On September 22, 1980, Iraqi dictator Saddam Hussein sent troops into neighbouring Iran, starting an eight year war in which hundreds of thousands were killed.
One of the deadliest wars in the Middle East, it was rooted in a border dispute between the two oil producing nations.
Five years earlier, in March 1975, a deal signed in Algiers between the Shah of Iran and Saddam Hussein — then Iraq’s vice president — had tried to settle the argument.
The Algiers accord ruled that their border ran along the centre of the Shatt al-Arab, a 200 kilometre (125 mile) long river formed by the meeting of the Tigris and the Euphrates, and that flows into the Gulf.
But in April 1980, Baghdad accused Tehran — now the Islamic Republic of Iran, after the 1979 toppling of the Shah — of plotting attacks.
Iraq called for the evacuation of three strategic islands in the Strait of Hormuz, claimed by both Iran and the United Arab Emirates.
On September 17, Baghdad said the Algiers accord was null and void.
It demanded all of the Shatt al-Arab.
– Early Iraqi victories –
On September 22, Saddam Hussein sent soldiers into Iran.
His air force bombed airports — including that of Iran’s capital Tehran — as well as military targets, and oil industry infrastructure.
The oil refinery of Abadan, one of the biggest in Iran, was shut down.
In the first weeks, Iraqi forces met little resistance.
They seized the towns of Qasr-e Shirin and Mehran, and captured Iran’s southwestern port of Khorramshahr, where the Shatt al-Arab meets the sea.
Saudi Arabia and Kuwait swiftly offered support to Baghdad.
Arab nations — including the rich Gulf countries dominated by Sunni Muslim leaders — gave billions of dollars to Iraq.
They saw Saddam Hussein as a bulwark against the Islamic Revolution of Iran’s Ayatollah Ruhollah Khomeini, a Shiite Muslim.
Western countries, alarmed at the Iranian clerics who overthrew their old ally in Tehran, the Shah, sold weapons to Iraq.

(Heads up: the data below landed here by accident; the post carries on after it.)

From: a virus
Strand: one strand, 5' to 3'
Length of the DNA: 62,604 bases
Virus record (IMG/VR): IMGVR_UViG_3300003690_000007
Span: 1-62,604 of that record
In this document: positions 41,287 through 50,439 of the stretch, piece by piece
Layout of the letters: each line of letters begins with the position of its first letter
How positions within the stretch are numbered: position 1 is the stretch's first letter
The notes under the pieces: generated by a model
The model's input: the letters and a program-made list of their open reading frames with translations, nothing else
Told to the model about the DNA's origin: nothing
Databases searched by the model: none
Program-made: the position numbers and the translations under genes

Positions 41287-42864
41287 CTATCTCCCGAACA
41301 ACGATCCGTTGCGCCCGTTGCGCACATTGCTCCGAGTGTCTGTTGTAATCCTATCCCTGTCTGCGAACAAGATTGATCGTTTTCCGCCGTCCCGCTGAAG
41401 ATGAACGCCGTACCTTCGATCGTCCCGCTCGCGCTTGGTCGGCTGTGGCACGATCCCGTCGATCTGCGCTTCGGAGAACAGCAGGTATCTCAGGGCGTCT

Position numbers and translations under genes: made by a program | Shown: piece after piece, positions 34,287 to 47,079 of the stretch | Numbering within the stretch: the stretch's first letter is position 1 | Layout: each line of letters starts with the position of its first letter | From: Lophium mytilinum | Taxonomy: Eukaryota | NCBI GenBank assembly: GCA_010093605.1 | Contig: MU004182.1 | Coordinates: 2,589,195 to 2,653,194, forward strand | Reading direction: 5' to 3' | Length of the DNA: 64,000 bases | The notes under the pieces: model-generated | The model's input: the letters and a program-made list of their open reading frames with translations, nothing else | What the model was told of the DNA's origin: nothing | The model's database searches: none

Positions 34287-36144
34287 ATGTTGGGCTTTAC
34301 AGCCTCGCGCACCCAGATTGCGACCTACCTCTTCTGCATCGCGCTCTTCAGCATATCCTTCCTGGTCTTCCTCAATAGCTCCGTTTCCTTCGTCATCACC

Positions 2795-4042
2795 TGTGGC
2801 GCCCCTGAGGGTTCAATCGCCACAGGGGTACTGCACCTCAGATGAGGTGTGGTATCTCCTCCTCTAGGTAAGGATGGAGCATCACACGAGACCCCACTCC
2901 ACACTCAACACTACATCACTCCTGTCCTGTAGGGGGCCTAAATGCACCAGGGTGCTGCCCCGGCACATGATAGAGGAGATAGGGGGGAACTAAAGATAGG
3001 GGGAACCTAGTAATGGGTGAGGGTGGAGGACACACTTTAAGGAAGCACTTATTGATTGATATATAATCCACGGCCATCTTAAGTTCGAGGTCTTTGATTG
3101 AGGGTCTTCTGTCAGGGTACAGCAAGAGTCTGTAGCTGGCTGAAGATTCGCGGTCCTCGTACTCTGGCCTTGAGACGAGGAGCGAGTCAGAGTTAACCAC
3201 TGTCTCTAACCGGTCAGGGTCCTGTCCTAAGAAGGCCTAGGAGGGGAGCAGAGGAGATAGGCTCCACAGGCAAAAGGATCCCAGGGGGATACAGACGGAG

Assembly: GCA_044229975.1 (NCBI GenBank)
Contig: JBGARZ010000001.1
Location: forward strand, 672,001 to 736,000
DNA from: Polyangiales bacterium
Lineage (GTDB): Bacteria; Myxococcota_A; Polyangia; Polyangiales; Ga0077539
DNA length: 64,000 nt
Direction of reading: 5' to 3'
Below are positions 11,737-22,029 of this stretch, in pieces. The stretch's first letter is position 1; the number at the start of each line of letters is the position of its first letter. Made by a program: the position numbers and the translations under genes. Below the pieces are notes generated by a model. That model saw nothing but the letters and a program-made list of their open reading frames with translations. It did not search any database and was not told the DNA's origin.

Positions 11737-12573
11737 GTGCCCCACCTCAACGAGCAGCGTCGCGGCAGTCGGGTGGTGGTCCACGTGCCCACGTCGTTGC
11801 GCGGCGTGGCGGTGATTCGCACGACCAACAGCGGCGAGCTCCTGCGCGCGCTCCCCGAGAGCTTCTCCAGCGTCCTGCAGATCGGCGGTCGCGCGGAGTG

– Iran pushes back –
In March 1982, Iran launched a major counter-attack in the southwestern oil province of Khuzestan, taking back its port of Khorramshahr.
Baghdad announced a ceasefire and pulled back troops.
But Tehran rejected the ceasefire.
Iran continues the fight, bombarding the major Iraqi city of Basra, and in July, begins an offensive on the southern front.
Iraq in August blockades the main oil terminal on Kharg Island, just off Iran’s coast.
From April 1984, the two sides engage in a “war of the cities”.
Some 30 cities on both sides are battered by missile attacks.
– Gas attacks –
In 1984, Iran accuses Iraq of using chemical weapons on its soldiers in battles in the marshes of Majnoon.
The UN confirms the accusations.
Baghdad strengthens its maritime blockade of Iran.
Tehran responds by attacking oil tankers loading up at Gulf ports of Iraq’s allies.
In 1986, as Iraq launches raids on Kharg, Iran’s army crosses the Shatt al-Arab and seizes the Faw Peninsula, in Iraq’s south east.
In June 1987, Iraq drops poison gas canisters on the Iranian town of Sardasht.
In March 1988, Baghdad is again accused of using chemical weapons — this time against its own population, in the Iraqi town of Halabja.
The town was controlled by Kurdish fighters, backed by Iran.
Some 5,000 were killed in Halabja by the gas attacks.
– At least 650,000 killed –
From April 1988, Iraq launches another offensive, taking back Faw, Majnoon and the southern region of Shalamsheh.
Iran is pushed back across the Shatt al-Arab.
On July 18, Ayatollah Khomeini accepts a UN Security Council resolution — approved a year earlier and already accepted by Iraq — to stop the fighting.
“This decision was for me even more painful than taking poison, (but) I accepted that that was what God had decided,” Ayatollah Khomeini said.
While the exact number of those killed in the war is not known, at least 650,000 died, roughly two-thirds of them Iranians, according to French historian Pierre Razoux.
A ceasefire is declared on August 20, 1988.
However, it takes two more years before the Algiers accord is restored, in August 1990, for Baghdad to withdraw troops from Iran, and for an exchange of prisoners of war.
by Antoinette Chalaby-Moualla